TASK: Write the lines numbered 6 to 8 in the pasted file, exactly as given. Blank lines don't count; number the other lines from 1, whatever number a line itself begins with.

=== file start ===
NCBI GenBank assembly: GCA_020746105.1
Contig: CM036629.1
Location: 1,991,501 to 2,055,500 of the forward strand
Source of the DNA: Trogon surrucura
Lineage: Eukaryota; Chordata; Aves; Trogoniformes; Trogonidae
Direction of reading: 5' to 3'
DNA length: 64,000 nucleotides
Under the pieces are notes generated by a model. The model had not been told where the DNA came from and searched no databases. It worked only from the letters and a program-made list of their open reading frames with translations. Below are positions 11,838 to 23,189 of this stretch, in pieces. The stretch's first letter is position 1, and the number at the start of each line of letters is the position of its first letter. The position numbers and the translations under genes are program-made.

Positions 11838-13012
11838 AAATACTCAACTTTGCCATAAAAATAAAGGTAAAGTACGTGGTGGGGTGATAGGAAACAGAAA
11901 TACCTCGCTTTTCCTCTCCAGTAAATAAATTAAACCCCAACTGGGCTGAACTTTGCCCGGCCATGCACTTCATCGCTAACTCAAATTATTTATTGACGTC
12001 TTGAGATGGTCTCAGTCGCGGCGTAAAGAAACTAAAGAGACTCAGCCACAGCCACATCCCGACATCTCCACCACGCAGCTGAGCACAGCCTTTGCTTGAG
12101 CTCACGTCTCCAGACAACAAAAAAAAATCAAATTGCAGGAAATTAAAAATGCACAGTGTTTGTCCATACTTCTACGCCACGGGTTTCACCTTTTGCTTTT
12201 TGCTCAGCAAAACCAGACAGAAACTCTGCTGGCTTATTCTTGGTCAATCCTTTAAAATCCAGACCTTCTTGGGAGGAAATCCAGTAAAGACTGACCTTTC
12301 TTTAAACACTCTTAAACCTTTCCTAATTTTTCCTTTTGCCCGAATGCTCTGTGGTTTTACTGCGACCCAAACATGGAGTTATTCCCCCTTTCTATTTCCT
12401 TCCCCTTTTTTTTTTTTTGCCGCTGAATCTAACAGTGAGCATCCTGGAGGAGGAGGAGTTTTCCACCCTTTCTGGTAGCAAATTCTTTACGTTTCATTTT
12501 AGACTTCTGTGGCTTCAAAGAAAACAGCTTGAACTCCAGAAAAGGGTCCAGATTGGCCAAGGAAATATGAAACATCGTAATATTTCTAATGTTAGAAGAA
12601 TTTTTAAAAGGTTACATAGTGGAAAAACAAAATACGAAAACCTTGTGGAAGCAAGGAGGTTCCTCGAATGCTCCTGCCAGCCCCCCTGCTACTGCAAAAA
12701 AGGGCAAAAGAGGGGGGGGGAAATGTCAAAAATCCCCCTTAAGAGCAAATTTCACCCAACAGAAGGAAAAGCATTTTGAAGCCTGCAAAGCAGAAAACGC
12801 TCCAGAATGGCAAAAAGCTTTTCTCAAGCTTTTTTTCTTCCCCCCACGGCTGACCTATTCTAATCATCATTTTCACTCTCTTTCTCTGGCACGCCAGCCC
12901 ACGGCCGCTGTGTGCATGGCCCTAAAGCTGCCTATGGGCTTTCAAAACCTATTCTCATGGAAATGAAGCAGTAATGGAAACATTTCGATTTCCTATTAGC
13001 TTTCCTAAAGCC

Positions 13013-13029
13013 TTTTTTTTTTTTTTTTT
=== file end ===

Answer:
Direction of reading: 5' to 3'
DNA length: 64,000 nucleotides
Under the pieces are notes generated by a model. The model had not been told where the DNA came from and searched no databases. It worked only from the letters and a program-made list of their open reading frames with translations. Below are positions 11,838 to 23,189 of this stretch, in pieces. The stretch's first letter is position 1, and the number at the start of each line of letters is the position of its first letter. The position numbers and the translations under genes are program-made.